It is time the Mets care for one of their own. It is time to put the health of one of their players ahead of the possibility of getting a few good games.
It is time for the Mets to shutdown Johan Santana for the rest of the season. I wrote that several starts ago and Santana has done nothing to refute that reasoning since.
After last night’s pasting, Terry Collins said there’s nothing wrong with Santana physically. As manager, he really can’t say anything else. He can’t admit to pitching Santana hurt. But, Collins didn’t come across as believable last night. He came across as someone trying to talk himself out of the inevitable.
Maybe he’s not hurt – at least not yet.
There are three reasons why a pitcher of Santana’s caliber fades so fast: injury, fatigue and losing the skills.
We know from the first half Santana has shown flashes of being the dominant ace the Mets need. We know from the no-hitter he can still be scintillating for an evening.
He hasn’t forgotten how to pitch.
We also know since the no-hitter he hasn’t been the same.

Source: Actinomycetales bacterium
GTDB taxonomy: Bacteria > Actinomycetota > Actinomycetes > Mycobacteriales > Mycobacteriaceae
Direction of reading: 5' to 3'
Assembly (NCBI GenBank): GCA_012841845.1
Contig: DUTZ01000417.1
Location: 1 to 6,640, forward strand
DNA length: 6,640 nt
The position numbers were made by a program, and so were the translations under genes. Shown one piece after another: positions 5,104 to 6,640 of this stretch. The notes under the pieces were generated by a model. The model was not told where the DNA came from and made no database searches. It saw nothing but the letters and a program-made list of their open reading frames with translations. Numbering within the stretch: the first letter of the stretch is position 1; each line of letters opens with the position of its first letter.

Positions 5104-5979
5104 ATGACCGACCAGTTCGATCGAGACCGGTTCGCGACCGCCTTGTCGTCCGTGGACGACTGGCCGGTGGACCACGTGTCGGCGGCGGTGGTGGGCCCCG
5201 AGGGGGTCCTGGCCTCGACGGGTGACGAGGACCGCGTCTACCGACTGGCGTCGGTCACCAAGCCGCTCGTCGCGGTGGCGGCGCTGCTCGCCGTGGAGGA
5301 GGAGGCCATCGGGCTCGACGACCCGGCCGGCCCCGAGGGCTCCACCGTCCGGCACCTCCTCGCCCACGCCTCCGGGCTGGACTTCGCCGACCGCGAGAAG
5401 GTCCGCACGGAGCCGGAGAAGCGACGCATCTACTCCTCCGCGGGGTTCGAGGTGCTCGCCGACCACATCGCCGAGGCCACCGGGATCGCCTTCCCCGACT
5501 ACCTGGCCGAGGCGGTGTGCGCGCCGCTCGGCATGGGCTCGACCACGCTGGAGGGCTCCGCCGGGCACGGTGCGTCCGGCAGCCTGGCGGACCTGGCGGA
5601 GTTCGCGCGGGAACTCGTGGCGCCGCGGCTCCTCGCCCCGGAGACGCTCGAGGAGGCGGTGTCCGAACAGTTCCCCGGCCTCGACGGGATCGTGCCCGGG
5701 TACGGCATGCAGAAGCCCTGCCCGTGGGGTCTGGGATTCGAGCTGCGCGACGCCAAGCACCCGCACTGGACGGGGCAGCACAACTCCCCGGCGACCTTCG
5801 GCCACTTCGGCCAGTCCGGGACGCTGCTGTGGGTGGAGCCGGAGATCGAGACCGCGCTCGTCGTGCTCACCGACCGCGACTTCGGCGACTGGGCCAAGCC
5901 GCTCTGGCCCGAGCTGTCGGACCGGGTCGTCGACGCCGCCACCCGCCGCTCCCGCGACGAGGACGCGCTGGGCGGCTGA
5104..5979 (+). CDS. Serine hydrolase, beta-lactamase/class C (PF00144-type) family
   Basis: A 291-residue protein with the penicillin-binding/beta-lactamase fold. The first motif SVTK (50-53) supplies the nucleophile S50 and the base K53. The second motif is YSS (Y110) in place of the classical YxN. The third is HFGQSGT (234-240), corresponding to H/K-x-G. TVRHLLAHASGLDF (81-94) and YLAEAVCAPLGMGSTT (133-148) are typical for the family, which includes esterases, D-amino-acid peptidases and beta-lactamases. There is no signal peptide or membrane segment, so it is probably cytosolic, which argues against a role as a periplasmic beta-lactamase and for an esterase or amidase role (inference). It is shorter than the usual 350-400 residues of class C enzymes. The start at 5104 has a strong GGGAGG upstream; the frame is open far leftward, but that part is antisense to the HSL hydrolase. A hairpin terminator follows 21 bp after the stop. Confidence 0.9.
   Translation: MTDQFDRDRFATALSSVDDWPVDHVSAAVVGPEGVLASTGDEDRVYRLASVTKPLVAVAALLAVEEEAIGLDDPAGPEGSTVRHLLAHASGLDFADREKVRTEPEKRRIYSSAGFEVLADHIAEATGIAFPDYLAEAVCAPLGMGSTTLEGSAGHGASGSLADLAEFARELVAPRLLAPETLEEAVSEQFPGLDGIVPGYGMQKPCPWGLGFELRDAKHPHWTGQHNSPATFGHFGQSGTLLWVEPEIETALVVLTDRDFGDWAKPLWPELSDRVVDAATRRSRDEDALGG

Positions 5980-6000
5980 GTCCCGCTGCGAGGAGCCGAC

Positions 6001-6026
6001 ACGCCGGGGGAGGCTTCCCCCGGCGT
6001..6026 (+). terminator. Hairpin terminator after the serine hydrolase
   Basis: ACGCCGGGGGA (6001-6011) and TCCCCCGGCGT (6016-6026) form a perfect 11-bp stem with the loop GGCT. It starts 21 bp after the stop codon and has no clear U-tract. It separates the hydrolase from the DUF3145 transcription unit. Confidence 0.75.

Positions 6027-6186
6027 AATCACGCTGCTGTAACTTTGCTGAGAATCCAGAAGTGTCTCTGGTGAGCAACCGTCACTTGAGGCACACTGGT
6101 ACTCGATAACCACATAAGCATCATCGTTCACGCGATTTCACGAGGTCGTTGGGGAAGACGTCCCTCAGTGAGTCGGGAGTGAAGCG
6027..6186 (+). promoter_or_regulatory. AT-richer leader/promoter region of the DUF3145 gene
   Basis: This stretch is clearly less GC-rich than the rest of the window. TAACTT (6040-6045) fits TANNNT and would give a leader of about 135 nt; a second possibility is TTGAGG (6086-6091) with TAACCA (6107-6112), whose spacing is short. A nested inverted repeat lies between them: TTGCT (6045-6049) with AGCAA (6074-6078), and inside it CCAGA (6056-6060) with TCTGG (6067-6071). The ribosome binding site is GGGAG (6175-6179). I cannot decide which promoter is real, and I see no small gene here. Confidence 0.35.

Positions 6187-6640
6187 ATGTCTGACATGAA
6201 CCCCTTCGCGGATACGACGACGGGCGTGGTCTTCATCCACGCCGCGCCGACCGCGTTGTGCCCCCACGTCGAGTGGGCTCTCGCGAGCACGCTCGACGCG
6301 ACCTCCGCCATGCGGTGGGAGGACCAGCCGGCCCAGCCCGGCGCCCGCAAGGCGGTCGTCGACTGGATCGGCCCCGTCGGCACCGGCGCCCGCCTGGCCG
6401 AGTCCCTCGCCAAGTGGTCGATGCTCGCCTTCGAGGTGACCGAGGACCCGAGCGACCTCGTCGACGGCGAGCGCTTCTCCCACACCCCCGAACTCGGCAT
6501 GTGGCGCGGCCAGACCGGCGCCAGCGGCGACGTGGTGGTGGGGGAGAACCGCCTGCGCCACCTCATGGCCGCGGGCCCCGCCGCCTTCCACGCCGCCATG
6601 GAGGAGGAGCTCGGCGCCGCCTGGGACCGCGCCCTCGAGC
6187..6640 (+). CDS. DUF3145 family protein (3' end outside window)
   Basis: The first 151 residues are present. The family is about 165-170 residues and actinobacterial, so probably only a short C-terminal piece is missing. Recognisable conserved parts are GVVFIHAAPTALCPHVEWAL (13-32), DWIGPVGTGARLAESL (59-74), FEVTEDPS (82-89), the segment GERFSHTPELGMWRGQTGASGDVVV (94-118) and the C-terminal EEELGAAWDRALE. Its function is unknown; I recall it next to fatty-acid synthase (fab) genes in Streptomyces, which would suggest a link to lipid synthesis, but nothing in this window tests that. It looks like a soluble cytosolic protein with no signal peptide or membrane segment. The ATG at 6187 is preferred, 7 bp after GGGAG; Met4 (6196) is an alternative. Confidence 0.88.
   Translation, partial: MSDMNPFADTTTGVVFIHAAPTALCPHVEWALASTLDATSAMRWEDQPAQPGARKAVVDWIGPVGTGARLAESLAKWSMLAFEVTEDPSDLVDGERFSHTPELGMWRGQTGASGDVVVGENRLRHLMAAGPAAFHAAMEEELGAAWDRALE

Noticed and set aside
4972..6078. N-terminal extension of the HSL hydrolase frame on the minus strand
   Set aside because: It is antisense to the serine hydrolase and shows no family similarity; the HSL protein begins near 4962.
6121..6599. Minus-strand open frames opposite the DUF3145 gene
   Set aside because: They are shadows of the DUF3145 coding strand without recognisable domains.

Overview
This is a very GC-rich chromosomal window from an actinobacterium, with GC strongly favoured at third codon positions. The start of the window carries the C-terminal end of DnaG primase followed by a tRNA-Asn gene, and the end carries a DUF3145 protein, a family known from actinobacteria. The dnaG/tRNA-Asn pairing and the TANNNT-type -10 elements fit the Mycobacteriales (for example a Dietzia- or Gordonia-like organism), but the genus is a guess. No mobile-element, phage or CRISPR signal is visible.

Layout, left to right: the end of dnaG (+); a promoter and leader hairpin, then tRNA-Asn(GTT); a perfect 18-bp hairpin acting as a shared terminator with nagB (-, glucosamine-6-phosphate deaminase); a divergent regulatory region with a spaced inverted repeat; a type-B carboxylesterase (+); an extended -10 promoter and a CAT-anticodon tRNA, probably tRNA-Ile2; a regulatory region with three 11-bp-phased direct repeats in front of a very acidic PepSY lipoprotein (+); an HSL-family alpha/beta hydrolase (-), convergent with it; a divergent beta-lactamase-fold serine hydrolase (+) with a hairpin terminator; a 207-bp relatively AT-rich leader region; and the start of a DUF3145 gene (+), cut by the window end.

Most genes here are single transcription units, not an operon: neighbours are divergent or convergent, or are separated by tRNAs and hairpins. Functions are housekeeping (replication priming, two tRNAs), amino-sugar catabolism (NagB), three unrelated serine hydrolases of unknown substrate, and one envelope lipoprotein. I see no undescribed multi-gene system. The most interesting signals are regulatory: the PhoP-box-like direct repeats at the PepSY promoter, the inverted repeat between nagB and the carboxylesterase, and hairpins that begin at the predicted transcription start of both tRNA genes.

It is time the Mets remember Santana is coming off a severe shoulder surgery, of which rehab began last December. The calendar says August, but the calendar in Santana’s arm has already recognized a full year plus two months.
Santana has given us the season’s marquee moment and countless other gems during his tenure with the Mets. He’s helped change the culture. He’s been a leader for the younger players, and not just the pitchers. He’s been a winner in every respect.
Santana has also given us six straight games of allowing at least six runs. It’s a franchise worst stretch as well as a personal one. There’s no bite and little movement on his pitches. He doesn’t challenge hitters inside as he used to. He’s pitching defensive.
He’s been on the disabled list, but with an ankle injury. Did that injury alter his mechanics?
Nobody on the Mets will admit as much, but an alteration can be so subtle it would be hard to notice.
Bobby Ojeda, who should know about such things, said Santana is pitching on fumes. Santana might not be injured now, but seems fatigued and if he keeps going like this an injury is inevitable.
With no playoffs, there’s no reason to keep him going.
The Mets need to take this decision away from Santana. Sure, he’s a competitor and wants to pitch. He has that mentality, but it is one not conducive to self-preservation. They must realize Santana already exceeded expectations for this year and has nothing left to prove.
The Mets, for Santana’s well being, need to shut him down now as to preserve him for the future. If they don’t, they risk not having him in the future.